We just received a grant request from a group that is not a public charity. The request states that the group has a “fiscal sponsor” and the grant agreement is countersigned by the fiscal sponsor? Can we make this grant?
Yes. A grant to a public charity serving as a fiscal sponsor is treated like any other grant to a public charity. However, you must perform your due diligence to make sure the fiscal sponsor is truly serving as a sponsor and not simply a conduit for the grant.
What is a fiscal sponsor?
A fiscal sponsor is a public charity that has entered into a relationship with a non-charity to assist with a charitable project. Non-charities that use fiscal sponsors could include a group of individuals, a chamber of commerce, a civic group, a non-U.S. based organization, or a new charity that the IRS has not yet recognized as a public charity.
Fiscal sponsorship relationships vary in structure. For example, the non-charity’s project could become a direct project of the fiscal sponsor. More commonly, the fiscal sponsor could pre-approve the non-charity’s project and then assist with fundraising. Regardless of the arrangement, the fiscal sponsor is responsible for investigating the project to make sure it serves a charitable purpose and for exercising discretion and control over the granted funds. The fiscal sponsor and project will likely have a written agreement about the terms of their relationship.
Why would a potential grantee have a fiscal sponsor?
Typically, a potential grantee partners with a fiscal sponsor because the potential grantee is not an IRS-recognized public charity. It is frequently difficult for a non-charity to raise financial support from individuals, corporations, and private foundations. For that reason, a non-charity may partner with a public charity that can receive the grant funds and then re-grant the support to the charitable project.
What is the advantage for a corporate grantmaker to make a grant to a fiscal sponsor?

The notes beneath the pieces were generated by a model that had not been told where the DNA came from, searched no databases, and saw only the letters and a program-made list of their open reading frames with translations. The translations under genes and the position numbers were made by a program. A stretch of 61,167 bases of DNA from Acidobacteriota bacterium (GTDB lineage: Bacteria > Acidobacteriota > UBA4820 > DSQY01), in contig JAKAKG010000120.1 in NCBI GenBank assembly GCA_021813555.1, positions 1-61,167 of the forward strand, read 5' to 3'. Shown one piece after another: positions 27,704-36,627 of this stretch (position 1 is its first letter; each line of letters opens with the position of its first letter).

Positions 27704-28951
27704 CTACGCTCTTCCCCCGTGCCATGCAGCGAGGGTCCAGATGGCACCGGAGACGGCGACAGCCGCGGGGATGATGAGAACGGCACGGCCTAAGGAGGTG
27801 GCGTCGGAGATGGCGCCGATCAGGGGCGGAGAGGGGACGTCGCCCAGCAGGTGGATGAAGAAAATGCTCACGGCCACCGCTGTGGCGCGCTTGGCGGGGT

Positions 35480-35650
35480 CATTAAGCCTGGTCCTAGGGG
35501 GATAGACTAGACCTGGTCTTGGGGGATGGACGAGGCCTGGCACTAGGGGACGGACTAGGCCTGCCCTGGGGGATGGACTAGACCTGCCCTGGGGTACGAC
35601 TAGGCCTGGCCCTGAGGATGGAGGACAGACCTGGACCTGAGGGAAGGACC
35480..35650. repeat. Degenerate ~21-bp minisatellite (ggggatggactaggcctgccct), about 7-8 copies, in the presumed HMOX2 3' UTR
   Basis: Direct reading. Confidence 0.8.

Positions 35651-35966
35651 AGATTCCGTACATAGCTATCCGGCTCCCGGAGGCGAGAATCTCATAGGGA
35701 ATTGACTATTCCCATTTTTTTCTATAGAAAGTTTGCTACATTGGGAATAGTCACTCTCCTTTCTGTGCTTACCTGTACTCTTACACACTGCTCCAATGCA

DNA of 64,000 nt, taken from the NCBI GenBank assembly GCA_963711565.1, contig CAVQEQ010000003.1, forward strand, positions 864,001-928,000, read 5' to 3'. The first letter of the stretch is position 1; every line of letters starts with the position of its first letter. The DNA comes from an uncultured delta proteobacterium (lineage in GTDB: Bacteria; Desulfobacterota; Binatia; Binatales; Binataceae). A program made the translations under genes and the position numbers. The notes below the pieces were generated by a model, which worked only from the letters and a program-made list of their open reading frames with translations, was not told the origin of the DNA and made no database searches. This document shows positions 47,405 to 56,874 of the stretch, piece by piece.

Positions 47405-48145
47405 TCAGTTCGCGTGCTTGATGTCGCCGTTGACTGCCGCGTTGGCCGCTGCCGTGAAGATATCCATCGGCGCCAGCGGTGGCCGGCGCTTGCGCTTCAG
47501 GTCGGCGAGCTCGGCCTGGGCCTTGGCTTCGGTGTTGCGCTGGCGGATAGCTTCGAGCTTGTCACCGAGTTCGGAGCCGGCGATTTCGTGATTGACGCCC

If a private foundation makes a grant directly to a non-charity, the private foundation must follow an expenditure responsibility process. This multi-step process includes a pre-grant inquiry, a written grant agreement, follow-up reports from the grantee, and additional information about the grant on Form 990-PF. A grant to a public charity fiscal sponsor does not require this formal oversight and monitoring procedure because the IRS has already recognized its activities as charitable.
For a corporate giving program, a grant to a fiscal sponsor may mean the difference between receiving and not receiving a charitable tax deduction for the grant. Since grants to non-charities are not eligible for charitable tax deductions, a grant to a fiscal sponsor for a charitable project allows a corporation to obtain such a deduction, even though the ultimate recipient is not a charity.
What are the concerns when considering a grant to a fiscal sponsor?
Making a grant to a fiscal sponsor that simply serves as a conduit will result in the IRS treating the grant as one to a non-charitable project. For a corporate foundation, this would likely result in an excise tax. For a corporate giving program, no charitable deduction would be allowed for the grant. Performing your due diligence will help to avoid such a result.
To take advantage of the benefits of making a grant to a fiscal sponsor, a corporate grantmaker should perform the same level of due diligence it performs on a public charity grantee along with enough additional research to know that the fiscal sponsor is not simply receiving money and passing it on to the project without any discretion. This could involve steps such as seeing the agreement between the parties and having discussions with the fiscal sponsor about its role.
Understanding fiscal sponsorships can provide corporate grantmakers with more flexibility to fund innovative projects that may not be direct projects of public charities but are no less charitable. For more information on such grants, see “Fiscal Agency Versus Fiscal Sponsorship” by Jane Nober and Fiscal Sponsorships: Six Ways to Do It Right by Greg Colvin.